Not trying to "convert" anyone though, just curious because if it turns out other frameworks are easier still, I might as well use one of those instead. [grin]

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Quote:
Original post by jpetrie
I've been using UnitTest++ recently.


I'm a UnitTest++ -user too. At my company we evaluated a number of unit test suites and this one had the best combination of features and ease-of-use at that time. Some niggles: the lack of unicode support, as well as the difficulty in selecting specific tests to run.

I also liked CxxTest which uses Python (or Perl) to pre-process the test files. Easy-to-use, but with a lot of setup requirements that made it less suitable to the development environment here.

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Original post by Spoonbender
And if you want to use a fixture in one of your tests:
*** Source Snippet Removed ***

I agree, it becomes a major pain if you start fiddling with manually registering your tests in test suites and all that. But as long as you stick with the automatically-registered ones, it doesn't require a lot of work to use. (Then again, I haven't used CppUnitLite, so can't really compare).

Not trying to "convert" anyone though, just curious because if it turns out other frameworks are easier still, I might as well use one of those instead. [grin]

Despite adding in fixture support to my own version of CppUnitLite, I've changed my mind and think that explicit fixtures like this are a red herring in C++. The old boost method of adding fixtures (mentioned in my second link, presumably before explicit fixtures were added) is IMHO better:


struct MyFixture
{
MyFixture()
{
// .. setup code
}

~MyFixture()
{
// .. tear down code
}
};

TEST(Foo)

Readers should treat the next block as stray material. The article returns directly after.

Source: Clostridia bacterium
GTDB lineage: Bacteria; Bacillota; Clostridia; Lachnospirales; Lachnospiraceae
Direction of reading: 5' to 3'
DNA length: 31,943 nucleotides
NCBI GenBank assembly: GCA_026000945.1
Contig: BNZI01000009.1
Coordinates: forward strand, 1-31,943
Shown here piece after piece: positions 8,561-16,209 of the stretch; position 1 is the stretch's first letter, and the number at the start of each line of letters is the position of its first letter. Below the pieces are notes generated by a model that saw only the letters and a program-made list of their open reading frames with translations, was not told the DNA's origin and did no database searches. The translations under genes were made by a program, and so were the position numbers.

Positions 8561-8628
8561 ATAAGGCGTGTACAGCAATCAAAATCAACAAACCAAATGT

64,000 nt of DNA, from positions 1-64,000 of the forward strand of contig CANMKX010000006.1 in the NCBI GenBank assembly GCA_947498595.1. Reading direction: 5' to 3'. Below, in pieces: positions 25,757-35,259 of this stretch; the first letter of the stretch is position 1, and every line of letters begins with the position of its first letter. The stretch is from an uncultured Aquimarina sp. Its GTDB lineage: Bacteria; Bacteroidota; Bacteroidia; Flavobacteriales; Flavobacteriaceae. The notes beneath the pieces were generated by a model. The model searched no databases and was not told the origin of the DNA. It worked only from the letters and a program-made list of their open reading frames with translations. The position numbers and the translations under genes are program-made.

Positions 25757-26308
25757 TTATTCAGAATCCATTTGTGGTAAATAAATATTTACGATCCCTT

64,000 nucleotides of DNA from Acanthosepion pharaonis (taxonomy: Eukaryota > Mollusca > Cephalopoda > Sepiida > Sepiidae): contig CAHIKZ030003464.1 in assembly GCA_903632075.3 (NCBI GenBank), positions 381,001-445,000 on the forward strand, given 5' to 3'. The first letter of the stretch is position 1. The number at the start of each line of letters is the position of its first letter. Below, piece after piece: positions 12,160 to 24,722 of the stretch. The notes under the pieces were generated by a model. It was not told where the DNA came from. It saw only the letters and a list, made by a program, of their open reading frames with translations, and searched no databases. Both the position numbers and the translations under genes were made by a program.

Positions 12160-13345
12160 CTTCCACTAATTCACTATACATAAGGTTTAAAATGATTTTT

{
MyFixture fix;

// .. test code ..
}

Advantages:
- Setup/teardown called exactly before a test starts, even if you inherit from another fixture or have other objects as members.
- Doesn't require any explicit support from the unit test framework, making it simpler (especially useful if you're using macros to create tests since it reduces the number of creation macros you need).
- Easier to debug and step into if something goes wrong.
- Can easily add multiple fixtures with explicit initialisation ordering.

Explicit fixtures with setup()/teardown() calls make more sense in languages like Java when you don't have auto objects, but for C++ I can't see why you'd do it any other way.

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Quote:
Original post by OrangyTang
Advantages:
- Setup/teardown called exactly before a test starts, even if you inherit from another fixture or have other objects as members.
- Doesn't require any explicit support from the unit test framework, making it simpler (especially useful if you're using macros to create tests since it reduces the number of creation macros you need).
- Easier to debug and step into if something goes wrong.
- Can easily add multiple fixtures with explicit initialisation ordering.

Explicit fixtures with setup()/teardown() calls make more sense in languages like Java when you don't have auto objects, but for C++ I can't see why you'd do it any other way.

Yeah, I think it's mostly a matter of convenience. The Boost.Test docs mention the same thing, that explicit support for fixtures was added very late, because it just isn't all that important in C++.

The docs mention these issues with it here:
Quote:

* We need to add a fixture declaration statement into each test case manually.
* Objects defined in fixture are references with "<fixture-instance-name>." prefix.
* There is no place to execute a "global" fixture, which performs "global" setup/cleanup procedures before and after testing.

#1 is a fair point. Boost.Test allows you to register a fixture for an entire test suite. Declaring local variables as you did requires you to add it to every test case manually. Not a big deal of course, but it can save a bit of work.
#2 is of course nothing more than convenience, so no big deal either way.